I created this unique therapeutic form Taiji Sixteen-Steps Online Video,by combining Chen-style taiji, Yang-style taiji, qigong, martial arts, and meditation as a special practice for healing. It “only” took me over ten years to create this healing form of taiji and to find the right music for this specific form. This form comes from a lifetime of studying the Chinese healing arts, taiji, qigong, martial arts, and meditation. And it springs as well from my passion for helping people with natural methods.

The Characteristics of This Taiji Form Are as Follows:

  • It is short, easy to learn, easy to remember, and easy to practice.
  • Circular movements create better energy flow in the body.
  • The martial-arts characteristic empowers the mind, strengthens the body, and improves stamina and self-esteem.
  • Symmetrical movements balance both sides of the brain to harmonize brain activity.
  • The sophisticated movements involve learning that stimulates brain functions.
  • The slow and balanced movements calm and balance the brain chemicals, increase serotonin level, and reduce noradrenalin level (according my hypothesis), which acts as a “natural tranquilizer.”
  • The moderate amount of physical movement involved enhances energy flow in the body and improves daily energy levels.
  • The localized steps require a small space to practice (it can be practiced indoors if the weather is bad).
  • The coordinated, soothing, and open-frame movements (also called big frame—as those with arms out to the sides) improve coordination and balance, open energy channels, and help you to open up to nature.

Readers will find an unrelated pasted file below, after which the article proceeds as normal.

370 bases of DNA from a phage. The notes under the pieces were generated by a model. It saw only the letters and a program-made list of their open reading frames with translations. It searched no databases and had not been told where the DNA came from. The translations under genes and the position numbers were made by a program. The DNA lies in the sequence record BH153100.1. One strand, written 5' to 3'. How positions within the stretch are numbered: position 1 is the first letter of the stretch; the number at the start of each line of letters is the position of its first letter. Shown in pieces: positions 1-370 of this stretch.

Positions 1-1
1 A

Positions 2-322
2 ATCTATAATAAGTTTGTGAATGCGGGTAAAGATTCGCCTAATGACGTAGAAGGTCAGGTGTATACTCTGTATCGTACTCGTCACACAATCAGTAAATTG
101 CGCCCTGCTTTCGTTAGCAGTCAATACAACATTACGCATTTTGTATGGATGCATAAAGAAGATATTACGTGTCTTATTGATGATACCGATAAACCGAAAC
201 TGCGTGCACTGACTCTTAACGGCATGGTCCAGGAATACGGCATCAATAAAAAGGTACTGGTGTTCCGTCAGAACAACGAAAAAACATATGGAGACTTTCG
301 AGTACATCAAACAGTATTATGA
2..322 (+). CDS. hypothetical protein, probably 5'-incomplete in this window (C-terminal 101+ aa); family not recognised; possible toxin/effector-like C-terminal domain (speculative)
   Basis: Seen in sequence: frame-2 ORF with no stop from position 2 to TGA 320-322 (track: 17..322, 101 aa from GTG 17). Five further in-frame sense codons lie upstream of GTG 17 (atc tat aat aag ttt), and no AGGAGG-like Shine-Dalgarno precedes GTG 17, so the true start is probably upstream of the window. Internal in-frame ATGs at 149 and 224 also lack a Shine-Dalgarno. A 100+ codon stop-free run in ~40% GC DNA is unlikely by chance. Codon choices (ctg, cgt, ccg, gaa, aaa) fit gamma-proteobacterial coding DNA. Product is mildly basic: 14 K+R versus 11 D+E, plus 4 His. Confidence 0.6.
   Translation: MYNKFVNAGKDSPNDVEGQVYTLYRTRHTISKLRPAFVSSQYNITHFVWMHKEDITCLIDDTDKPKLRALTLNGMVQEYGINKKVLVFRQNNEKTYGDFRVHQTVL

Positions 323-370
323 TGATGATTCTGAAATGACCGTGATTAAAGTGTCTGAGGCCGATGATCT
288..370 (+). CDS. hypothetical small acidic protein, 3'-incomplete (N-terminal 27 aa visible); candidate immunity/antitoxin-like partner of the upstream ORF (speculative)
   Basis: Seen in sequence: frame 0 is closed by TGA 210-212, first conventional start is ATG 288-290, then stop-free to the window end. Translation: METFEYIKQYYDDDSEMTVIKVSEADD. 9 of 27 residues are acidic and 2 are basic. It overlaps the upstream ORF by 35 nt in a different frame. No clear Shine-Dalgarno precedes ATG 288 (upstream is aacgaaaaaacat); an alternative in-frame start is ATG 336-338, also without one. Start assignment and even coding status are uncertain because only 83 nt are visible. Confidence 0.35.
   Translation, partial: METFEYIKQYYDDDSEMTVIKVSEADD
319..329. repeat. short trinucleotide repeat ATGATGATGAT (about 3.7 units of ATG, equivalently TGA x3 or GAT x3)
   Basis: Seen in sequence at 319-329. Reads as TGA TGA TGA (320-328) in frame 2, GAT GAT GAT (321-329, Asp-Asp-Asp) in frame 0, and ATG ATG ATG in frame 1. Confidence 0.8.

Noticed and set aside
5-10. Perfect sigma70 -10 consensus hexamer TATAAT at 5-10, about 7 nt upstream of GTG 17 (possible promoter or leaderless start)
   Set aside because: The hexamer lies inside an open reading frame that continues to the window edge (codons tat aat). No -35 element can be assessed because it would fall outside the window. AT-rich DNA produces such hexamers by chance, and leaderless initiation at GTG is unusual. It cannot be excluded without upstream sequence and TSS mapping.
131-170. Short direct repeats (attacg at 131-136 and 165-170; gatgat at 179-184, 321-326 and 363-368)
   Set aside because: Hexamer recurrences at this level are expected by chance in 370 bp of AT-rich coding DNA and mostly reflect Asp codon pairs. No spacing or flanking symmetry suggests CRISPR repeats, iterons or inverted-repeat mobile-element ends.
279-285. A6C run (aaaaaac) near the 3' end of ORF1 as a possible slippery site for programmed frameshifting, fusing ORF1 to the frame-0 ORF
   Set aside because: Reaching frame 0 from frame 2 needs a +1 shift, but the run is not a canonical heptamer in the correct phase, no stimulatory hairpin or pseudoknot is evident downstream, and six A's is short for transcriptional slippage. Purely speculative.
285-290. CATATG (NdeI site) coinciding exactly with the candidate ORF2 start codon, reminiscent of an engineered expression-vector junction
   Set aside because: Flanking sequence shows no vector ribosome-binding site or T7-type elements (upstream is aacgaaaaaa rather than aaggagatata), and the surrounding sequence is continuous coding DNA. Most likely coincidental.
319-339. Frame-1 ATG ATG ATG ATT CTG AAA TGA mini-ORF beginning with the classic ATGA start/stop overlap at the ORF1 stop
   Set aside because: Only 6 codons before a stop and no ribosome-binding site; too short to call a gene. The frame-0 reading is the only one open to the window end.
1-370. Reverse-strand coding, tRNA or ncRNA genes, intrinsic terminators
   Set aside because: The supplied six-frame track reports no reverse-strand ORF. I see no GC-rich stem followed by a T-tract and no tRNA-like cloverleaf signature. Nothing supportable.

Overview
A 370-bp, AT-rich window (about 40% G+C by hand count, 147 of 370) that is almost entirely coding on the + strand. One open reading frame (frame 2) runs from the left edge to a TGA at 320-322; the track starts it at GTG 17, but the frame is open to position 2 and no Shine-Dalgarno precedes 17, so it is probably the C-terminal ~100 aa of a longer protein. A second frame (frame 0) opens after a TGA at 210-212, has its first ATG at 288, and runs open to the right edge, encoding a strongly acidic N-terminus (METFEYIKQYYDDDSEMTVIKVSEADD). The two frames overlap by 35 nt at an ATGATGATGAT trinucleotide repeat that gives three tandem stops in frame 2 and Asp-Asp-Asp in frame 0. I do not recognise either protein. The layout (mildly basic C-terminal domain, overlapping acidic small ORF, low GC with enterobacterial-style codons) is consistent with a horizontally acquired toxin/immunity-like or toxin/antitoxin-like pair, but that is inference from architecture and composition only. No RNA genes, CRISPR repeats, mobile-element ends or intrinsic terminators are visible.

• Most movements are slow, soothing, calming, graceful, and peaceful, but several movements are fast and powerful. Because depression can be accompanied by anxiety, the slow movements address the anxiety, and the fast movements address the depression.
  • The kind of peaceful calming music I recommend to accompany this form adds another healing dimension to this holistic practice.
  • The localized steps require a small space to practice (it can be practiced indoors if the weather is bad or in winter.)

This form is helpful for people who suffer from all types of depression, including depressed moods, depression with anxiety, and mild to moderate depression. Most importantly, it can help to prevent depression. The theory is that the specially choreographed movements following special music harmonizes the biochemicals in the brain that make you feel that you are gaining power and able to control your emotions and your life in general. You often feel better immediately after practice.

It can help you relieve stress and improve your daily energy level, immune function, and mental clarity. While you are learning taiji, you’re not just learning the exercise movements you are also learning how to use taiji to balance and enrich your life.

The above is based Dr. Aihan Kuhn’s December 2010 newsletter and her book, Tai Chi for Depression, publication date, June 2017, YMAA Publication Center, ISBN 978-1-59439-520-8.